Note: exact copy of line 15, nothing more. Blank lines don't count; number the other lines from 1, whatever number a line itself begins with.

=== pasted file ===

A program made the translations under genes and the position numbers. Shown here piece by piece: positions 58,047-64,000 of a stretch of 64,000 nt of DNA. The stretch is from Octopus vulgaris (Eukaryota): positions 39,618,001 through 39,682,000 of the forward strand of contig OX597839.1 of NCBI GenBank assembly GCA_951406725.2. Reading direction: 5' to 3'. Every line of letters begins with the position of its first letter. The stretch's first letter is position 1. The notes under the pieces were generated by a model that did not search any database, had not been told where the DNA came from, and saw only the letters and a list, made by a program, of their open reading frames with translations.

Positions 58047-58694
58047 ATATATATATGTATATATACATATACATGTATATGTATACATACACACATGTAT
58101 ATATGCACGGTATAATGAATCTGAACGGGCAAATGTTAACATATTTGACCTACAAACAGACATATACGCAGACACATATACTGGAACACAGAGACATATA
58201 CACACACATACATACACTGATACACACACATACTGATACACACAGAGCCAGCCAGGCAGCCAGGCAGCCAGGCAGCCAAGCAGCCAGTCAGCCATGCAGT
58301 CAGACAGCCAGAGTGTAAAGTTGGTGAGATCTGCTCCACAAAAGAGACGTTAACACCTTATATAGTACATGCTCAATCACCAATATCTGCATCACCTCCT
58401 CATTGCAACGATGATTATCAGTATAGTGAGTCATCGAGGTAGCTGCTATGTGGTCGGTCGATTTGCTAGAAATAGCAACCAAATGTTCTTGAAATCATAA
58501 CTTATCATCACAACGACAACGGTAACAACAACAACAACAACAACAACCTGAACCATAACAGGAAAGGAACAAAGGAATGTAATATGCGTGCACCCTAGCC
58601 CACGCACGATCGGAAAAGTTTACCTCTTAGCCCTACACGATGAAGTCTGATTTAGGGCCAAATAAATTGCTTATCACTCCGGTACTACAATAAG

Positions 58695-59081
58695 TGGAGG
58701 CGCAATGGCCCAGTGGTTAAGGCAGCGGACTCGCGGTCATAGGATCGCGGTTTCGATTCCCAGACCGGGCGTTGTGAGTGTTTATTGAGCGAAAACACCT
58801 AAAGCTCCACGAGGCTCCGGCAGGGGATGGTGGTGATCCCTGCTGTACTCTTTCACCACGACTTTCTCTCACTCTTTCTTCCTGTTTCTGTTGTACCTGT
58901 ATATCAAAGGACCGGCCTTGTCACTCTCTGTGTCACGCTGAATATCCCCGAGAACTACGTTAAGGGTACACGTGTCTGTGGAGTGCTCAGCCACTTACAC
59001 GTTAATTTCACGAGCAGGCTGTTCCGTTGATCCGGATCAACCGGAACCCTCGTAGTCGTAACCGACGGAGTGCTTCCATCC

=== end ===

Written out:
59001 GTTAATTTCACGAGCAGGCTGTTCCGTTGATCCGGATCAACCGGAACCCTCGTAGTCGTAACCGACGGAGTGCTTCCATCC